More than 7,000 concert revelers filed into Harder Stadium for Saturday’s Extravaganza concert, featuring headlining band MxPx and rap artist Talib Kweli, as well as numerous local bands.
The free event, hosted by Associated Students Program Board, started at noon and lasted until almost 8 p.m., with MxPx rounding out the concert on the main stage. Other acts included Donovan Frankenreiter, the Bronx, MF Doom and Talib Kweli, whose hip-hop act drew the day’s largest crowd. Program Board Chair Travis Heard said he was pleased with the concert’s turnout.
“It went really well,” Heard said. “Everyone was really into the acts. People were up front singing along, and the local bands were great.”
Local bands Code 45, the Colour, the Pen Fifteen Club, Satin, and the Return played on stage two. Heard said many people came to see the local acts.
“There was a lot of talent on stage two, so I’m sure we’ll see them in the future,” he said.
MxPx played their signature song, “Chick Magnet,” as well as other songs from their new album, Before Everything & After, such as “Quit Your Life” and “It’s Alright.” The band’s lead singer, Mike Herrera, took the cell phone of an audience member and spoke to the woman on the other end.
“On a scale of one to 10, what are you?” Herrera asked the woman on the phone.
Herrera held the cell phone to the microphone, while he and the audience waited quietly for an answer.
“Ten?” the woman replied, at which point the crowd cheered.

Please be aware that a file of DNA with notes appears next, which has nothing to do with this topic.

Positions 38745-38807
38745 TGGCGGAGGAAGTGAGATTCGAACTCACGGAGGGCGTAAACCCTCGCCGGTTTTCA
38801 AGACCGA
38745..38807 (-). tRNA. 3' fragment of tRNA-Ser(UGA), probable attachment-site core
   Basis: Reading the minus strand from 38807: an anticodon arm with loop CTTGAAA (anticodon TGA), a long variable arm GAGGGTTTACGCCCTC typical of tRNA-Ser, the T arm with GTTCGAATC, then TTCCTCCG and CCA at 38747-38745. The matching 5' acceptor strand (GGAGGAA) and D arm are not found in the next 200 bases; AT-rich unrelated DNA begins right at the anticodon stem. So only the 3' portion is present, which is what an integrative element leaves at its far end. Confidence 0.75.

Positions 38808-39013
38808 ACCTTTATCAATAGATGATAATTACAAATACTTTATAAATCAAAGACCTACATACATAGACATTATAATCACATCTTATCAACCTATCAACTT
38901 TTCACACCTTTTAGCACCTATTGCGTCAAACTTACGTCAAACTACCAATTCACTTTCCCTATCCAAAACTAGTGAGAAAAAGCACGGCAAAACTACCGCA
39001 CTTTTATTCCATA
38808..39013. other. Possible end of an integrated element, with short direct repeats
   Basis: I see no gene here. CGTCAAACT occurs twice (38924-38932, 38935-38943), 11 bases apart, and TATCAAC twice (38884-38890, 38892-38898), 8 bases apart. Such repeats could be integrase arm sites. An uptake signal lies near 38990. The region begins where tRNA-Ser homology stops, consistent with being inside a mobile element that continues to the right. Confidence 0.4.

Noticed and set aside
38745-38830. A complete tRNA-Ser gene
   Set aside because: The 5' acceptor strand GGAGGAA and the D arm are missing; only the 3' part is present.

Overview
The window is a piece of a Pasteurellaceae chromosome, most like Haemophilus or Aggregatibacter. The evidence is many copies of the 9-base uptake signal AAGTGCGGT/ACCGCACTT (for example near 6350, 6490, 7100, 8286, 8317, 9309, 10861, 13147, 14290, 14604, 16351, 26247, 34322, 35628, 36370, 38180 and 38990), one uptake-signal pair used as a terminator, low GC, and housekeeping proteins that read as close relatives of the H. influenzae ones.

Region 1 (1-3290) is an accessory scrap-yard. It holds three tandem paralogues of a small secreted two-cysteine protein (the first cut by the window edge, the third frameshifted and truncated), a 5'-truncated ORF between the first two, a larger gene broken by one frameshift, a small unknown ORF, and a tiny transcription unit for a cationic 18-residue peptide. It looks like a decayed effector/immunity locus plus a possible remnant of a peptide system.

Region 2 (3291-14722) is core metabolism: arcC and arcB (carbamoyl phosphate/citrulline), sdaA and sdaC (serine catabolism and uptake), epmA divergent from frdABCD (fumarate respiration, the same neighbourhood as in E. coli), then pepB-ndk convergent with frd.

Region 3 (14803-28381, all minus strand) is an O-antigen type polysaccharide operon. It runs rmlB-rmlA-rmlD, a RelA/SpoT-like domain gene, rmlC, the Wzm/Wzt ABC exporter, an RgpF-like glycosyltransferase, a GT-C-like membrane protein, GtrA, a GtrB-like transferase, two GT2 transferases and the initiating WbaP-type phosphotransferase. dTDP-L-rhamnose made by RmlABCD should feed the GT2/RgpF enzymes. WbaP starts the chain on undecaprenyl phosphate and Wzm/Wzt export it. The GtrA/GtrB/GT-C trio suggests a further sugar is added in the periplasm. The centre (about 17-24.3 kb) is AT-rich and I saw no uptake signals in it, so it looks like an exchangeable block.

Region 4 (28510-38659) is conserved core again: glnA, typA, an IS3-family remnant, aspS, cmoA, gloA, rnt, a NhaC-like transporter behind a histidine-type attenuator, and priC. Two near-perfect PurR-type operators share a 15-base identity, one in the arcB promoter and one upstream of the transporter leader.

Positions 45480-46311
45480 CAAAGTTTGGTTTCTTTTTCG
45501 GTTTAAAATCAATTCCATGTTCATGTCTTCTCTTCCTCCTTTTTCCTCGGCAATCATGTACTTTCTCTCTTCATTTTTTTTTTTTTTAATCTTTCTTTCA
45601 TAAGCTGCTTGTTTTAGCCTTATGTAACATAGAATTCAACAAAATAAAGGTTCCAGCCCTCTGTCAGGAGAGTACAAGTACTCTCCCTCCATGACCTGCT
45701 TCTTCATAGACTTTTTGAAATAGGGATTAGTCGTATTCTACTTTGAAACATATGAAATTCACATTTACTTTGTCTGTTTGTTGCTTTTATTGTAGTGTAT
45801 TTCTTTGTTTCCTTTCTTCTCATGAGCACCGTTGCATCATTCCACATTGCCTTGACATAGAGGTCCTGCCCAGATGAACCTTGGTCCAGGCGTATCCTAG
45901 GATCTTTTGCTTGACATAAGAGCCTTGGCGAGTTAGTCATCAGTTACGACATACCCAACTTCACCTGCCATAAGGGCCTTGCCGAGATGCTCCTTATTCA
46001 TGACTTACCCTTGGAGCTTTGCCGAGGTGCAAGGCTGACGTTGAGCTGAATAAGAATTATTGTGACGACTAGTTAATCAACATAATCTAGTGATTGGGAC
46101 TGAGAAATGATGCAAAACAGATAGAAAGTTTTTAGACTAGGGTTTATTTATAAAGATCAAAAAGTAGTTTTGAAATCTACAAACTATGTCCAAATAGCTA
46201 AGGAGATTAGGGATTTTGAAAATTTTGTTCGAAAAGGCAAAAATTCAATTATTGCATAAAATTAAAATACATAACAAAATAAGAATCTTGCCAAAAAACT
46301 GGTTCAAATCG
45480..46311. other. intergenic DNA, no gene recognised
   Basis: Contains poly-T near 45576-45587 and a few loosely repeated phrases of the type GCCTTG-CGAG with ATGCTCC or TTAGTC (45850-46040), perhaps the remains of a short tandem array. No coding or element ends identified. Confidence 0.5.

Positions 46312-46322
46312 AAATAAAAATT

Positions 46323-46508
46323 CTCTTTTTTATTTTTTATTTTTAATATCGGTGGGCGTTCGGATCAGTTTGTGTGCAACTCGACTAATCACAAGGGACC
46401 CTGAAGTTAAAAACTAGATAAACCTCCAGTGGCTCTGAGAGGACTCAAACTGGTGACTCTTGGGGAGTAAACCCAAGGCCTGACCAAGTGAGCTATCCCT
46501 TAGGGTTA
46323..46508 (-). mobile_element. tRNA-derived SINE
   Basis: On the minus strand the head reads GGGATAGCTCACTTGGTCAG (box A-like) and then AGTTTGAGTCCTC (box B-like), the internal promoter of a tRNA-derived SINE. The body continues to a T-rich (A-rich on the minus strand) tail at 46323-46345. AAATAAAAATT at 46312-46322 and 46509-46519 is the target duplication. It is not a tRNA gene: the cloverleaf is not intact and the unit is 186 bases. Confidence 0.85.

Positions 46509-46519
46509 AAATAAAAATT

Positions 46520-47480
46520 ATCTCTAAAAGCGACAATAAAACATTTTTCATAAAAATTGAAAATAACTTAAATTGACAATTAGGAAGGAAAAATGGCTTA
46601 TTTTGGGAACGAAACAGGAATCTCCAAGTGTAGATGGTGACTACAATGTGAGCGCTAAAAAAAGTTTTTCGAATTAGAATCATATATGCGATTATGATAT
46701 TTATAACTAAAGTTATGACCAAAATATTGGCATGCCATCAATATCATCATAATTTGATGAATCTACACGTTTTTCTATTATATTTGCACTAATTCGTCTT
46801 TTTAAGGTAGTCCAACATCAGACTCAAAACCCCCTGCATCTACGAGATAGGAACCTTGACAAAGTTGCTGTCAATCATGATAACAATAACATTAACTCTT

Although MxPx was the main act and was scheduled to play after Kweli, nearly half of the attendees left after Kweli’s set. Matt Cooper, a senior law and society major, said he only came to see Kweli.
“I’m a big hip hop fan, and this highlights that genre,” Cooper said. “His words are inspiring.”
Many other people that left also said they were only interested in seeing Kweli, who performed an encore set. Becky Bogard, A.S. special events coordinator, said the crowd’s response to this year’s lineup will help organizers decide which acts would appear at next year’s Extravaganza.
“We had a big crowd with MxPx and Talib Kweli, and I think it brought out a diverse genre of music tastes,” Bogard said. “I think our school is more into hip hop, but MxPx did a good job.”
UC Police Dept. Officer Mark Signa said there were three incidents that required intervention from the officers working at the event, all of which resulted in the ejection of the people involved.
In one, police removed a Goleta high school student from a mosh pit that formed during MxPx’s set after he repeatedly attempted to fight other moshers.
Despite the ejections, Signa said the event went smoothly.
“Considering the crowd and the music, it went really well,” Signa said.